On June 9, 2017 I posted an article “Search for Wendish Patents Continue”. Part of that post focussed on Robert Gloyna and his brother, Dr. Eanest Gloyna, with more of an emphasis on Dr. Gloyna’s accomplishments. Since then, I have learned more about Bob Gloyna and would like to share that here. This was shared with me by Bob Gloyna.
Bob Gloyna always wanted to build things. His early years were spent on the farm and ranch, but when he had a chance to attend college, he gladly took the opportunity. He received a BS in Civil Engineering from the University of Texas in 1951, was married, and was called to active duty in the Army in the same year. The Army provided a good training experience because his unit, the 332nd Engineer Aviation Battalion, was primarily made up of experienced construction personnel and was used in training other units and personnel in airfield and general construction techniques. Bob started out as Platoon Leader in charge of heavy construction equipment, and after promotion to 1st Lt., he was appointed Company Commander of Headquarters Company.
Bob joined Phillips Petroleum Company upon release from active duty, and was employed at McGregor, Texas, in their solid rocket fuel and rocket booster development program. Construction consisted of a pilot plant, a semi-works plant, and finally, a production plant which required extensive remote control systems. Bob transferred to Philips Chemical Company near Houston in 1956. He was engaged in engineering design and maintenance in a complex of chemical units, which included a new polyethylene manufacturing process. During the years with Phillips, Bob attended the University of Houston night school and received a MBA in Management.
Bob’s interest in polyethylene led him to join U. S. Industrial Chemicals (U.S.I.), a division of National Distillers and Chemical, in Deer Park, Texas, in 1962. U.S.I. was in the process of developing a new high pressure manufacturing process for polyethylene. As a result, Bob’s expertise grew with the developing process, and he was soon called on to join design and construction teams to build the new plants, not only for U.S.I., but for licensees all over the world. He made trips to Japan, Germany and Switzerland, as well as U.S companies, to procure and inspect equipment. Bob was part of a start-up team for a plant in Taiwan. Bob moved his family to Holland in 1970, where his team designed a newer version of the plant. Two plants were built in Europe and one in Brazil from this design. Later, Bob and family moved to Brazil, where he was assigned as Engineering Manager in charge of the civil and mechanical portions of the work. His duties also included hiring and training Brazilian personnel for engineering department positions. Several trips were made in the following years to operating plants in Japan, Belgium and Brazil to assist with mechanical maintenance and training.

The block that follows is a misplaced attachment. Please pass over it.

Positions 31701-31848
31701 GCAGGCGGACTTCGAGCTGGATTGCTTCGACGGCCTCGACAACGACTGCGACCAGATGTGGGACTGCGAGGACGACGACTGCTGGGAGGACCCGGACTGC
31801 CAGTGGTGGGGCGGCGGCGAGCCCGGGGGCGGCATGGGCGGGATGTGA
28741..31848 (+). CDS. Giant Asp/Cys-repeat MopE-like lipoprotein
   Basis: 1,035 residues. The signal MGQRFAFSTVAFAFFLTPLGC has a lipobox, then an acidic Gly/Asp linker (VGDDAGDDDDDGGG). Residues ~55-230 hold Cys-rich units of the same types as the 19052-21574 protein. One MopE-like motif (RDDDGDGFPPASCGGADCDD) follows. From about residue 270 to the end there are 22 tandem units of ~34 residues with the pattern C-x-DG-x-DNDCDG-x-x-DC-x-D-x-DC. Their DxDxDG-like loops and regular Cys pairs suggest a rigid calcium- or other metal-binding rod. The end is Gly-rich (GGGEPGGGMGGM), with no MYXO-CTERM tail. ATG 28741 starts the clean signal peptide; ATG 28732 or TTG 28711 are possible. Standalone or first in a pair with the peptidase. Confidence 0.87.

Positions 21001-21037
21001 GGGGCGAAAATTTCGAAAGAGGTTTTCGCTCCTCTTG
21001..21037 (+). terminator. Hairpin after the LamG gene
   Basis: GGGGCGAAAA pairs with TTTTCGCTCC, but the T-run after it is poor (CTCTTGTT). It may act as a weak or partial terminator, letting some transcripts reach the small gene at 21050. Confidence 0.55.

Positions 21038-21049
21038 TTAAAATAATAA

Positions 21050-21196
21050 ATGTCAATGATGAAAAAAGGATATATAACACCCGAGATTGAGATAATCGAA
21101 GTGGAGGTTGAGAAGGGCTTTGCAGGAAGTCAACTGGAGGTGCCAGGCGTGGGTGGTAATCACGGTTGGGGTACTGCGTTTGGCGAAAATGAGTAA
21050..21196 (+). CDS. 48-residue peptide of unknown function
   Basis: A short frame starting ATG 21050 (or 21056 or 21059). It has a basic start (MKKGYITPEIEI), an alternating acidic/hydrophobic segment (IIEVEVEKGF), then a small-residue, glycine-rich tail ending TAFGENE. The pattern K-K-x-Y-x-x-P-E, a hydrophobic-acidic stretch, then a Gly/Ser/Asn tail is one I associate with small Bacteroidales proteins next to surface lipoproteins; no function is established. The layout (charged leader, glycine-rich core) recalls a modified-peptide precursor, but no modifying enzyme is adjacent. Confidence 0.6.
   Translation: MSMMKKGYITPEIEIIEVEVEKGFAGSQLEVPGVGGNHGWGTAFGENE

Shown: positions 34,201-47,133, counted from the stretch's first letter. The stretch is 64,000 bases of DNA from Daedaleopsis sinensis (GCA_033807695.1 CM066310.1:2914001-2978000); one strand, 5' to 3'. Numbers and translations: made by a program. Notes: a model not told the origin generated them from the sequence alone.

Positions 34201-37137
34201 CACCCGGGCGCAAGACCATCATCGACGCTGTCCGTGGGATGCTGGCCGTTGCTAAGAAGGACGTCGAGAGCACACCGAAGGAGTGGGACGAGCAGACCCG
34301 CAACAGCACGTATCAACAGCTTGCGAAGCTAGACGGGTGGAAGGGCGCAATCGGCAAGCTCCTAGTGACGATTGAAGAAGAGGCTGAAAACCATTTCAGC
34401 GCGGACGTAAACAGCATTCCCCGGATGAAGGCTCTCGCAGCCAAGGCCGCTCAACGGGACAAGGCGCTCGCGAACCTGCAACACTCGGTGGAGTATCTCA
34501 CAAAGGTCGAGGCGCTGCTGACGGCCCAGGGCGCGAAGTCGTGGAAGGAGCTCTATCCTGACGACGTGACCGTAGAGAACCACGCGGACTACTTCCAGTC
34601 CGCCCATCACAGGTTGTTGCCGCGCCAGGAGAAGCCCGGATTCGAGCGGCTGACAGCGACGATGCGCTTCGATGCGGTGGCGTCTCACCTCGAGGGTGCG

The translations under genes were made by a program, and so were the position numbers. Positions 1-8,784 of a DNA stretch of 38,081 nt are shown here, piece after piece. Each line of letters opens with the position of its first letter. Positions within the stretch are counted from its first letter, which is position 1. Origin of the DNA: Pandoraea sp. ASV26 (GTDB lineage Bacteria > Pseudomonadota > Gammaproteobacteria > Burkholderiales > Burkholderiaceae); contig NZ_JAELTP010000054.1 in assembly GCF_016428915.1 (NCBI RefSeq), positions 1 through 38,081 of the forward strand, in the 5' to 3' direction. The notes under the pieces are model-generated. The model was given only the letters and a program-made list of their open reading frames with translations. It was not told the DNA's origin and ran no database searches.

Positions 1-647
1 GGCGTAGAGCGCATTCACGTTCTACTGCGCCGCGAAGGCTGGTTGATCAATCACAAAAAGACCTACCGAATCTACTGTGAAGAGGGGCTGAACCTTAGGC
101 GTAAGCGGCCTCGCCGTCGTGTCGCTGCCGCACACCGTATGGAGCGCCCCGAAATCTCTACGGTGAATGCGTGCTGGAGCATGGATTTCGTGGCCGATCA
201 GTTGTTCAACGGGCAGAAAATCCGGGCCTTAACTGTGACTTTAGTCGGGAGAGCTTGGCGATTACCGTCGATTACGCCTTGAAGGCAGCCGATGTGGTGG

The final years of employment before retirement in 1961, were in Port Arthur, Texas, where Bob was appointed Engineering Manager of the Quantum (name change from U.S.I) multi-plant complex, composed of four different varieties of polyethylene manufacturing units and other chemical units.
Immediately after retirement, Bob accepted a project management position, in Austin, Texas, to design, build and start up a unique process plant for Huntsman Chemical, to convert hydrocarbon contaminated waste water to pure water and CO2. After this assignment was completed, Bob continued to perform consulting services in civil and mechanical areas in and around Austin. He served on the Board of Directors of an emerging engineering design company for two years and finally retired again in 2002.
Bob married Edna Knippa in 1951 and they have two children. After retiring the second time, Bob researched and wrote a genealogy book on the family of Edna’s great grandfather, who immigrated on the Ben Nevis in 1854. The book is in the Wendish Heritage Museum at Serbin. Bob and Edna are now living in a retirement facility in Austin.]]>